Should I Refinance My Student Loans?
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Student loan refinancing means swapping your current student loans for a new loan with a lower interest rate. That could save you big money over time.
Whether you should refinance student loans depends on your situation. Consider refinancing your student loans if:
You have private student loans. Payments on federal student loans are paused and interest rates are set to zero percent until summer 2023. So try to wait to refinance federal loans and only refinance if you no longer need federal benefits like income-driven repayment or other forgiveness programs. You lose these benefits if you refinance your federal student loans. There is less risk with refinancing private loans since they're ineligible for federal programs.
Your finances are rock solid. It's best to refinance if you have a stable income. If there is a chance you won't be able to make payments consistently, reach out to your loan servicer instead of refinancing — or explore benefits like loan forgiveness and other student loan help if you have federal loans.
You would save money. A student loan refinancing calculator will give you an idea of how much you'll save by refinancing your student loans. Use the calculator below to see the impact of a lower interest rate or shorter loan term.
You can qualify. You generally need a credit score at least in the high 600s and enough income to consistently pay your debts and other expenses. If you don't meet those criteria, you could refinance with a co-signer who does.
How much will refinancing save?
You can potentially save tens of thousands of dollars throughout the life of your loan by refinancing. There are three main benefits to refinancing student loans:
You can get a lower monthly payment, freeing up cash for other expenses.
You can pay off your loan faster, saving you money in interest.
A lower monthly payment decreases your debt-to-income ratio, which can make it easier to qualify for a mortgage or other large purchase.
Unlike refinancing a mortgage, there are typically no origination, application or prepayment fees when refinancing student loans. But read your loan agreement carefully to make sure you understand any costs you could incur in the future, like late fees.
If you decide to refinance student loans, compare multiple lenders to see which one offers you the lowest interest rate. If you have similar offers, consider lenders with flexible repayment options, a refinance bonus and other perks.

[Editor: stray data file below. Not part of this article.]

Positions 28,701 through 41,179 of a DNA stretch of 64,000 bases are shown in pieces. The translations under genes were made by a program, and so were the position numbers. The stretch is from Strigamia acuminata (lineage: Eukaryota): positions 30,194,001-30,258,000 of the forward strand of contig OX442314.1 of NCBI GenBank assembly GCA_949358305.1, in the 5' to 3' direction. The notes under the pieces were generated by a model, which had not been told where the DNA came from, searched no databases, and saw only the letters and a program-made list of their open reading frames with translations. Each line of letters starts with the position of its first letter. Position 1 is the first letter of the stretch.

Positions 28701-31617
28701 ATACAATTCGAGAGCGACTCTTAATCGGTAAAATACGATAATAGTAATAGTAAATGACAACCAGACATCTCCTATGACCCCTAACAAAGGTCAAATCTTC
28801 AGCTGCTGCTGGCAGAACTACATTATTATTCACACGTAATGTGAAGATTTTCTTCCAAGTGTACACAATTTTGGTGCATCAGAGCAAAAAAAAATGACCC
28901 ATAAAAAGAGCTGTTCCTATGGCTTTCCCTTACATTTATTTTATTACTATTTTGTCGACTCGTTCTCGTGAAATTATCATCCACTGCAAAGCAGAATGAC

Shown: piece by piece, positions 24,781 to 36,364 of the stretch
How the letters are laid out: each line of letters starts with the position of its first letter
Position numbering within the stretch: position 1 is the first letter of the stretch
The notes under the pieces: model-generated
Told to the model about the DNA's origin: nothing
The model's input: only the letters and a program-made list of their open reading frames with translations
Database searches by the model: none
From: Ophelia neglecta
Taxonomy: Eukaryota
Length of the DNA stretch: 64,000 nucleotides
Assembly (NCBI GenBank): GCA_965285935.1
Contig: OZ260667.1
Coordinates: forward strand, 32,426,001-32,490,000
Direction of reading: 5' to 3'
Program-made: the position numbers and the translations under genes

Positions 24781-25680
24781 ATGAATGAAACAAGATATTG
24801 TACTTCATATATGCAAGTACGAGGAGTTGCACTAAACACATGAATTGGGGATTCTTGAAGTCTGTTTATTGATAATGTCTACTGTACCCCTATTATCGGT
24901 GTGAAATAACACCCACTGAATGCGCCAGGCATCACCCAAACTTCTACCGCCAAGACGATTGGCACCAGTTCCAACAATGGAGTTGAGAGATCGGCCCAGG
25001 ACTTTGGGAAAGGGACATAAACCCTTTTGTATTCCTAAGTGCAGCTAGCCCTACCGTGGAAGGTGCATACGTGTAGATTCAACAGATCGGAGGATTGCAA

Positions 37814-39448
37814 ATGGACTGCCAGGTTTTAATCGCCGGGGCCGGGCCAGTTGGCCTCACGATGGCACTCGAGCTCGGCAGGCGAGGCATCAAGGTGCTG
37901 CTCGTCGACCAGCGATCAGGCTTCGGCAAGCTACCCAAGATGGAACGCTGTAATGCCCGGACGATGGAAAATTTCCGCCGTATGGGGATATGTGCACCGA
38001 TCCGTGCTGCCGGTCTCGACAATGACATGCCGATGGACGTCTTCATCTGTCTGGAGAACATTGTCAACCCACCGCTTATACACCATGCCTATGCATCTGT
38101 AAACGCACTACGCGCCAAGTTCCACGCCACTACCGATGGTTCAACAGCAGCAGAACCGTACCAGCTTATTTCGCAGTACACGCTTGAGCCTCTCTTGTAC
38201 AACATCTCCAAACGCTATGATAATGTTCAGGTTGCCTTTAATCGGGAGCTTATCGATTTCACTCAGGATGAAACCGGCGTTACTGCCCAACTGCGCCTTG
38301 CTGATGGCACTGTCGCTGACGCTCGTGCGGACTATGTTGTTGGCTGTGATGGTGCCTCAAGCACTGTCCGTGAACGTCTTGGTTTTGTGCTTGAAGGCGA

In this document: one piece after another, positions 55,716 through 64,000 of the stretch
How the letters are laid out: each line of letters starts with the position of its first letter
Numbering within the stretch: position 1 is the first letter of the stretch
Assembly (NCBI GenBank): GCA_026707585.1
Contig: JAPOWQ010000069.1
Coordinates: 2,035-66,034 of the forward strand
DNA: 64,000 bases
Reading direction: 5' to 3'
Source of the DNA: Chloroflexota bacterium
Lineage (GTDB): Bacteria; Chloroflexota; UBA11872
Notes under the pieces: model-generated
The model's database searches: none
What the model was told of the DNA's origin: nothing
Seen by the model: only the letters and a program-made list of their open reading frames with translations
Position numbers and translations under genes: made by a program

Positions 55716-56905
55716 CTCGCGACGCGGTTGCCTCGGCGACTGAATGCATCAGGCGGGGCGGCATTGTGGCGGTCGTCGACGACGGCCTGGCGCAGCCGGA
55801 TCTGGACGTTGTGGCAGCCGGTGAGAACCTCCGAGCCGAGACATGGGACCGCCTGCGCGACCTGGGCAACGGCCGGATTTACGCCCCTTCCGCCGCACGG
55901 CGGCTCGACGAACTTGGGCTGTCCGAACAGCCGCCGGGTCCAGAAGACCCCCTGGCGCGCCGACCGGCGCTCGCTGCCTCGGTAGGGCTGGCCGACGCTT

Student loan refinancing calculator
Note: This calculator assumes that after you refinance, you’ll make minimum monthly payments.
Readers also ask
Will I qualify for student loan refinancing?
Student loan refinance lenders’ requirements vary, but you’ll have a good shot at qualifying if you:
Have good credit. At a minimum, you’ll need a score in the mid-600s. Many borrowers who are approved for refinancing have FICO scores in the 700s.
Have enough income to afford your expenses. You can refinance with low income, provided your debt-to-income ratio, or DTI, is solid. DTI is the amount of money you owe relative to your income. The required debt-to-income ratio for student loan refinancing varies by lender. Many lenders look for DTIs at least less than 50%, but a DTI below 20% is excellent.
Attended an eligible school. Most refinance lenders require that borrowers attended a school authorized to receive federal aid dollars. Only a few lenders will refinance your loans if you don't have a degree.
If you don’t meet the credit and income requirements for refinancing, you may still qualify if you apply with a co-signer. Contact the lender to find out why your application was rejected, then take steps to meet that requirement, if possible. That may mean building your credit score or paying down other debt to lower your debt-to-income ratio.
Are my finances stable enough to refinance?
If you have federal loans and are struggling to make consistent payments, consider a federal student loan consolidation or income-driven repayment plan instead of refinancing. These options can lower your monthly loan payment and help you avoid default.
If you have private student loans, a stable income will help you qualify for better loan terms. And since private loans are not eligible for federal benefits, there's generally nothing to lose by refinancing.
To find out whether your current student loans are federal or private, log into studentaid.gov. This government website will have all of your federal loans. You can also check your credit report. Loans that are on your credit report but not on studentaid.gov are likely private.
» MORE: Can you refinance student loans?
Other student loan calculators
Student loan payoff calculator: Find your debt-free date and see how extra payments can make it arrive faster.
Student loan calculator: Determine your monthly student loan payment based on your interest rate, term length and the amount you borrowed.
Student loan consolidation calculator: Compare your payments under federal loan consolidation plans with your current bills.
Parent PLUS loan calculator: Find out how much you'll pay monthly on federal direct PLUS loans.
Discretionary income calculator: Determine what you would pay under federal income-driven repayment plans.
Weighted average interest rate calculator: Determine the combined interest rate on all your student loans. You’ll need that average to estimate your loan payments under federal loan consolidation programs or to compare student loan refinancing offers.
» See more of NerdWallet's loan calculators